? vMapServiceResourceToUserName.get(firstCol)
: null;
String deDupKey = vSkillId + vSerResId;
if (!vSetDeDup.contains(deDupKey)) {
ServiceResourceSkill vSrSkill = new ServiceResourceSkill();
vSrSkill.SkillId = vSkillId;
vSrSkill.ServiceResourceId = vSerResId;
vSrSkill.EffectiveStartDate = (inputValues[3]).replaceAll('\r\n|\n|\r', '');
vSrSkill.EffectiveEndDate =;



INSERT vListServiceResourceSkill;

Once this is successfully executed, you will get all the correct mapping of Skills to Service Resource!

Part 3:

Now to map a correct resource to territory, we need 2 columns in CSV. One should be the username and the other is the service territory name. We can add more columns in CSV to have a smart mapping of Operating Hours as well. For operating hours we can query for its name in our logic (considering operating hours are already loaded in the system).

ryan.dobson@example.comMarket Street Branch2021-01-10T00:00:00.000+0000Morning Shift Market StreetP
rachel.adams@example.comMarket Street Branch2020-12-04T00:00:00.000+0000Operating Hours Market StreetP Street Branch2021-05-19T00:00:00.000+0000Morning Shift Market StreetP Gate Avenue2020-08-08T00:00:00.000+0000Afternoon Shift Golden Gate AveS
jacob.smith@example.comMarket Street Branch2018-02-04T00:00:00.000+0000Morning Shift Market StreetP
jessie.park@example.comMarket Street Branch2019-11-09T00:00:00.000+0000Afternoon Shift Market StreetP

The below code snippet will process the above CSV and insert data into the ServiceTerriotryMember entity.

Set<String> vSetStringUserNames = new Set<String>();
Set<String> vSetStringTerrNames = new Set<String>();
Set<String> vSetStringOHNames = new Set<String>();

for (Integer i = 0; i < filelines.size(); i++) {
String[] inputvalues = filelines[i].split(',');
vSetStringUserNames.add((inputValues[0]).replaceAll('\r\n|\n|\r', ''));
vSetStringTerrNames.add((inputValues[1]).replaceAll('\r\n|\n|\r', ''));
vSetStringOHNames.add((inputValues[3]).replaceAll('\r\n|\n|\r', ''));

Map<String, Id> vMapServiceResourceToUserName = new Map<String, Id>();
Map<String, Id> vMapSerTerNameToId = new Map<String, Id>();
Map<String, Id> vMapSerOHNameToId = new Map<String, Id>();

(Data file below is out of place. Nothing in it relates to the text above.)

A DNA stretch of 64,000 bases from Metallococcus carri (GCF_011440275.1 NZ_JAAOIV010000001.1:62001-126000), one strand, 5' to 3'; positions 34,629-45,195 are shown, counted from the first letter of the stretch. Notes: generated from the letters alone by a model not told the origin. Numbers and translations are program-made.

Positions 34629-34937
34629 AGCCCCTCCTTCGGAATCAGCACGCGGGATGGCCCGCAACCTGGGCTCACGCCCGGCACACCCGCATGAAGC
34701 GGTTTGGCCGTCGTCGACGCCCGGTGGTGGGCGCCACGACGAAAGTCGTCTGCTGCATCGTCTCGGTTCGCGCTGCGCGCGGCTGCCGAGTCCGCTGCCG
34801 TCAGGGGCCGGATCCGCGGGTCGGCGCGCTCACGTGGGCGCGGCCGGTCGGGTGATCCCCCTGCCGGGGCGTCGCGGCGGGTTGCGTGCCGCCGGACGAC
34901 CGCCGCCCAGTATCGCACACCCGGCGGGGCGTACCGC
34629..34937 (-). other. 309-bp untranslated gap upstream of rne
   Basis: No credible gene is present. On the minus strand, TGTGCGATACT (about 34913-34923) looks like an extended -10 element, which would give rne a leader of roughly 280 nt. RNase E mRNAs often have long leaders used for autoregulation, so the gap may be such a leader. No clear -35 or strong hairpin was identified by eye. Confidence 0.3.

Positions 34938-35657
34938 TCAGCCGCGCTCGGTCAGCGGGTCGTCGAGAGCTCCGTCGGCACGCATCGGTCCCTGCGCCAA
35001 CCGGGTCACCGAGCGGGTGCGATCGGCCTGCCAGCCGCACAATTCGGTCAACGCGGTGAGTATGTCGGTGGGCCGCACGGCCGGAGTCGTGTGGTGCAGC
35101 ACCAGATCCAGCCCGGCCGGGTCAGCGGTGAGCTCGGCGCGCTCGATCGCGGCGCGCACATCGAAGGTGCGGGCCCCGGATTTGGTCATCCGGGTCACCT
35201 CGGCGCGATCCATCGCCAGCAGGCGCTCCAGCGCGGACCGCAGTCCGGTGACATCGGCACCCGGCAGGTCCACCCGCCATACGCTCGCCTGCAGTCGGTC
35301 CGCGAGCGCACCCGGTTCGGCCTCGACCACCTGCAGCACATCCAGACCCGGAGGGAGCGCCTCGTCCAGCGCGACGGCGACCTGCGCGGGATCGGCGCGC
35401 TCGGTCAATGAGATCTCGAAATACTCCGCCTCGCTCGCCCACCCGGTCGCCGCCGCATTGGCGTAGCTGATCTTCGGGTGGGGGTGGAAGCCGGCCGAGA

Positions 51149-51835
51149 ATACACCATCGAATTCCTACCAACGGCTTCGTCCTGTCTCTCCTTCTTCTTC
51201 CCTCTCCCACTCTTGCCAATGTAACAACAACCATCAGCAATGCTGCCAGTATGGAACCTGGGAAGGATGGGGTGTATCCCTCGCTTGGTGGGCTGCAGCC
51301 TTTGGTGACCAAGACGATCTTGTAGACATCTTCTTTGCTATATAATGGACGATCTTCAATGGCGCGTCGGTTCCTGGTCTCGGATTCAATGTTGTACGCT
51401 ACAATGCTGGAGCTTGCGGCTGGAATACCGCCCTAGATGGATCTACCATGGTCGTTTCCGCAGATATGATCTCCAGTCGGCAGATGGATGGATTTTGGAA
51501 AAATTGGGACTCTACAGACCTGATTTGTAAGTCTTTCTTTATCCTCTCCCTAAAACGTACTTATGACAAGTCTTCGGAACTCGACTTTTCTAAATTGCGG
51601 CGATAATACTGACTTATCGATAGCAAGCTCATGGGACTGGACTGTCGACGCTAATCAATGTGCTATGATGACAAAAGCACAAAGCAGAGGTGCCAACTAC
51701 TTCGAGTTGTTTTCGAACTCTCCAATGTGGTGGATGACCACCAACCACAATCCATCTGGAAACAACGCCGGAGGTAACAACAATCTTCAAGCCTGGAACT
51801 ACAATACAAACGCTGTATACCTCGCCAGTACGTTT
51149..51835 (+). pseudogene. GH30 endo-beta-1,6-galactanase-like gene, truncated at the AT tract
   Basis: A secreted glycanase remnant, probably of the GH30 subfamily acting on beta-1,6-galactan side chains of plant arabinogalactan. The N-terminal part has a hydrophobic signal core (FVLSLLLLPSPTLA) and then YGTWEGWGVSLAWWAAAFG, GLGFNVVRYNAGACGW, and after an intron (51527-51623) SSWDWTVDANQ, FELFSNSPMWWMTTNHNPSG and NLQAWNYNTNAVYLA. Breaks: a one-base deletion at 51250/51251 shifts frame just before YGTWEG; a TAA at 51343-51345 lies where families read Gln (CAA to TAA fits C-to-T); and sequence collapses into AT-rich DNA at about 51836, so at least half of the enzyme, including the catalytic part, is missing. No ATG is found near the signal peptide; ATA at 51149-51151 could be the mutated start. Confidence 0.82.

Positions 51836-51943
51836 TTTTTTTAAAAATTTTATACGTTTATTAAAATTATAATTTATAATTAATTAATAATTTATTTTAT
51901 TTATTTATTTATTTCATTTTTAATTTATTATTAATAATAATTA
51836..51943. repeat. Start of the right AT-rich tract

//First fetch all existing data to map to CSV column values.
if (!vSetStringUserNames.isEmpty()) {
for (ServiceResource vServiceResource : [SELECT Id, Name, RelatedRecord.UserName
FROM ServiceResource
WHERE RelatedRecord.UserName IN :vSetStringUserNames
]) {
vMapServiceResourceToUserName.put(vServiceResource.RelatedRecord.UserName, vServiceResource.Id);
for (ServiceTerritory vSerTer : [SELECT Id, Name,
FROM ServiceTerritory
WHERE Name IN :vSetStringTerrNames
]) {
vMapSerTerNameToId.put(vSerTer.Name, vSerTer.Id);
for(OperatingHours vOHNames: [SELECT Id, Name
FROM OperatingHours
WHERE Name IN: vSetStringOHNames]){
vMapSerOHNameToId.put(vOHNames.Name, vOHNames.Id);

List<ServiceTerritoryMember> vListServiceTerrMember = new List<ServiceTerritoryMember>();
Set<String> vSetDeDup = new Set<String>();
for (Integer i = 0; i < filelines.size(); i++) {
String[] inputvalues = filelines[i].split(',');
String firstCol = (inputValues[0]).replaceAll('\r\n|\n|\r', '');
String vTerrName = (inputValues[1]).replaceAll('\r\n|\n|\r', '');
String vOHName = (inputValues[3]).replaceAll('\r\n|\n|\r', '');

String vServiceResourceId = (vMapServiceResourceToUserName.containsKey(firstCol))
? '' + vMapServiceResourceToUserName.get(firstCol)
: null;
String vServiceTerrId = (vMapSerTerNameToId.containsKey(vTerrName))
? '' + vMapSerTerNameToId.get(vTerrName)
: null;
String vOperatingHourId = (vMapSerOHNameToId.containsKey(vOHName))
? '' + vMapSerOHNameToId.get(vOHName)
: null;

String deDupKey = vTerrName + vServiceResourceId + vServiceTerrId;
if (!vSetDeDup.contains(deDupKey)) {
ServiceTerritoryMember vSerTer = new ServiceTerritoryMember();
vSerTer.ServiceResourceId = vServiceResourceId;
vSerTer.ServiceTerritoryId = vServiceTerrId;
vSerTer.OperatingHoursId = vOperatingHourId;
vSerTer.EffectiveStartDate = (inputValues[2]).replaceAll('\r\n|\n|\r', '');
vSerTer.TerritoryType = (inputValues[4]).replaceAll('\r\n|\n|\r', '');


INSERT vListServiceTerrMember;


In conclusion, if we can make a little customization using CSV data and APEX, we can easily maintain Service Resource data. Since loading a large CSV file may get into APEX heap and CPU time limits, we can combine all logic into a single batch class and process data in bulk. Sample batch class is here: This Git repo will show you how you can execute it and make it work for all 3 objects. In case of missing data or exceptions during data insert, this batch class will send an email with a CSV attachment with error details. Admin can, later on, mitigate issues in that CSV and upload data with the data loader.

All this logic will help you maintain existing resources and onboarding new resources in your org. Even during loading data into your sandboxes, this comes in handy to quickly load some dummy data, so that developers and QA can test those corner cases which may get unnoticed if you create a small data set.

This will surely make your System Admins life easy!

Source Code